Regarding docking with LmCS, compounds 2, 30, and 75 exhibited the lowest docking energies (−11.8, −12.1, and ‒11.4 kcal/mol, respectively), possessing significant lower affinity values than that of control used in this study, ZINC01690699 (−9.6 kcal/mol). The agarofuran 30 was the most affine ligand for LmCs. The most-stable pose of 30 is shown in Figure 12. Two H-bond-type interactions are present in the CS···30 complex when the ligand interacts with Gly186 and Ser274 through cinnamoyl and benzoyl oxygens at C-9 and C-8 carbons (2.4 and 2.1 Å, respectively). A structural requirement was observed on comparing the affinity values of isomers 29 and 30. These compounds differ solely by the geometrical isomerism of the cinnamoyl double bond (Z-29 and E-30). However, the docking energy of 30 was lower than that of 29 (−12.4 vs. ‒11.4 kcal/mol). The cynnamoyl aromatic ring is apparently necessary for a hydrophobic contact with Gly184 and Thr190 in 30. The presence of the two cinnamoyl and benzoyl ester groups in 30 seems to be an essential requirement for the docking, since the best pose has these substitutions oriented towards the binding pocket, formed by Val50, Pro301, Phe273 and Ser274.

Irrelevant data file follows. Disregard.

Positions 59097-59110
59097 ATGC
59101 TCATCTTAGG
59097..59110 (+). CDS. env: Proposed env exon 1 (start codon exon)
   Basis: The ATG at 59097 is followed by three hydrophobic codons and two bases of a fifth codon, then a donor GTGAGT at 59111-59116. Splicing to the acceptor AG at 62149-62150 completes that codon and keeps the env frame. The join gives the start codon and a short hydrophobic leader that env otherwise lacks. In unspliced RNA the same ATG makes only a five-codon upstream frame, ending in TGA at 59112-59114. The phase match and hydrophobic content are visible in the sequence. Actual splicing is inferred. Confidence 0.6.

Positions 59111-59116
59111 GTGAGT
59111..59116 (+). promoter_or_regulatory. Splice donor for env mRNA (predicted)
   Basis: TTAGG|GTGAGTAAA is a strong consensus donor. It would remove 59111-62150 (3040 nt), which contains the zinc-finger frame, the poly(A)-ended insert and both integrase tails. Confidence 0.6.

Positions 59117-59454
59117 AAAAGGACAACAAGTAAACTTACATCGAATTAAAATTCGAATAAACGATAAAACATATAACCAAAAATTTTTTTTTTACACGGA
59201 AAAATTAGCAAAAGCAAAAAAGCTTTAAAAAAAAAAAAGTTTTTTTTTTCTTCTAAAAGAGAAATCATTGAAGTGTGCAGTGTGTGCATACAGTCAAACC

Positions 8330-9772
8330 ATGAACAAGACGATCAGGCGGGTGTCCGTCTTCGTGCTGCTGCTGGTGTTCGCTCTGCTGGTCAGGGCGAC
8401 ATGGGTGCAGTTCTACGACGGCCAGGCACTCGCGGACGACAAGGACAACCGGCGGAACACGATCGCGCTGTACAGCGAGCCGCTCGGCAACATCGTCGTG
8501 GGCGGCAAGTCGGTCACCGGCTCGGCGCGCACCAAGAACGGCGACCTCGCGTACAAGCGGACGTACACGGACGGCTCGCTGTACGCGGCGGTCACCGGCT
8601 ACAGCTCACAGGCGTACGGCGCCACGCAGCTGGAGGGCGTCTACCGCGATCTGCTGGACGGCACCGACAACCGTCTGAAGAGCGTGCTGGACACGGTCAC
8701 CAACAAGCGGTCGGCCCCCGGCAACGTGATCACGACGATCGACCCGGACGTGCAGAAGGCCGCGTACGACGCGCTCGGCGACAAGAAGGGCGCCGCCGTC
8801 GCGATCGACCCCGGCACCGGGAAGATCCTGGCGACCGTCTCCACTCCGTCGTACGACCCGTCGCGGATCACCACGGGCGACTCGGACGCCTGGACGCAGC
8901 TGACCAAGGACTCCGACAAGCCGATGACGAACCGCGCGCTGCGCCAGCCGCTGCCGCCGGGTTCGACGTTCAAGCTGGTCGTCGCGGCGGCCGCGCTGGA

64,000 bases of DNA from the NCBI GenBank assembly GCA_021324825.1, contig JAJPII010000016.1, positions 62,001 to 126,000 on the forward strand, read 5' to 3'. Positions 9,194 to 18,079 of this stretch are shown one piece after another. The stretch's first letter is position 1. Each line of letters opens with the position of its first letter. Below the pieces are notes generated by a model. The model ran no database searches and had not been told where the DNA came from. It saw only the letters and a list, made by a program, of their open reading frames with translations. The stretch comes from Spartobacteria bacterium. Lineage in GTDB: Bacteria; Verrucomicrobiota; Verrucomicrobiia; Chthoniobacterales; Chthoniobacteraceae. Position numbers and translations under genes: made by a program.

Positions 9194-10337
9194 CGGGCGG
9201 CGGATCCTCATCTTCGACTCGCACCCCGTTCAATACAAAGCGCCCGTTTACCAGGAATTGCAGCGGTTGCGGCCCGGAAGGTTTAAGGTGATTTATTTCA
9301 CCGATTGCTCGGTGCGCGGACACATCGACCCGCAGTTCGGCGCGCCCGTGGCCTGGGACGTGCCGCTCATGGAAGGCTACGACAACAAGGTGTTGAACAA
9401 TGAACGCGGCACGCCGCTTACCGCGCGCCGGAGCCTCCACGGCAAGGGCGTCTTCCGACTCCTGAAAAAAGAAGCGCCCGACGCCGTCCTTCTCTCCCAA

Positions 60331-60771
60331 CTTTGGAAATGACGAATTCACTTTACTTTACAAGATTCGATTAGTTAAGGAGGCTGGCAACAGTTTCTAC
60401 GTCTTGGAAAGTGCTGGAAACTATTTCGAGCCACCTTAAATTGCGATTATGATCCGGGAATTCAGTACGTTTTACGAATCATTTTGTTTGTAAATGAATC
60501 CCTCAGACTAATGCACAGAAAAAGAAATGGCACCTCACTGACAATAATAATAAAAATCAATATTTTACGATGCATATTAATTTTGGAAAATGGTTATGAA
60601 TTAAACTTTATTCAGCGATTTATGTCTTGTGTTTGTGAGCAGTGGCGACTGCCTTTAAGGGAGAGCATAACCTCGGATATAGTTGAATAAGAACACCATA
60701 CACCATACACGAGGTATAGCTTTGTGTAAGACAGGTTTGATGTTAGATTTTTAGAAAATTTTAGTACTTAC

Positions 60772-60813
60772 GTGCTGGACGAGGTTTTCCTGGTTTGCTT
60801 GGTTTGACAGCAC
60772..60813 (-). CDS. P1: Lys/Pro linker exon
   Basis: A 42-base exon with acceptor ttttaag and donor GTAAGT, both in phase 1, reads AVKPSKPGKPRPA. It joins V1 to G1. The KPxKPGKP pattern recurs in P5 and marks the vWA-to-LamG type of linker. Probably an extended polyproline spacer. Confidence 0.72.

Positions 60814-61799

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Figure 10. Lowest-energy docked pose with LmPTR1 of: (a) sesquiterpene 75; (b) sesquiterpene 76; 2D representation of protein ligand interactions of: (c) compound 75; (d) compound 76.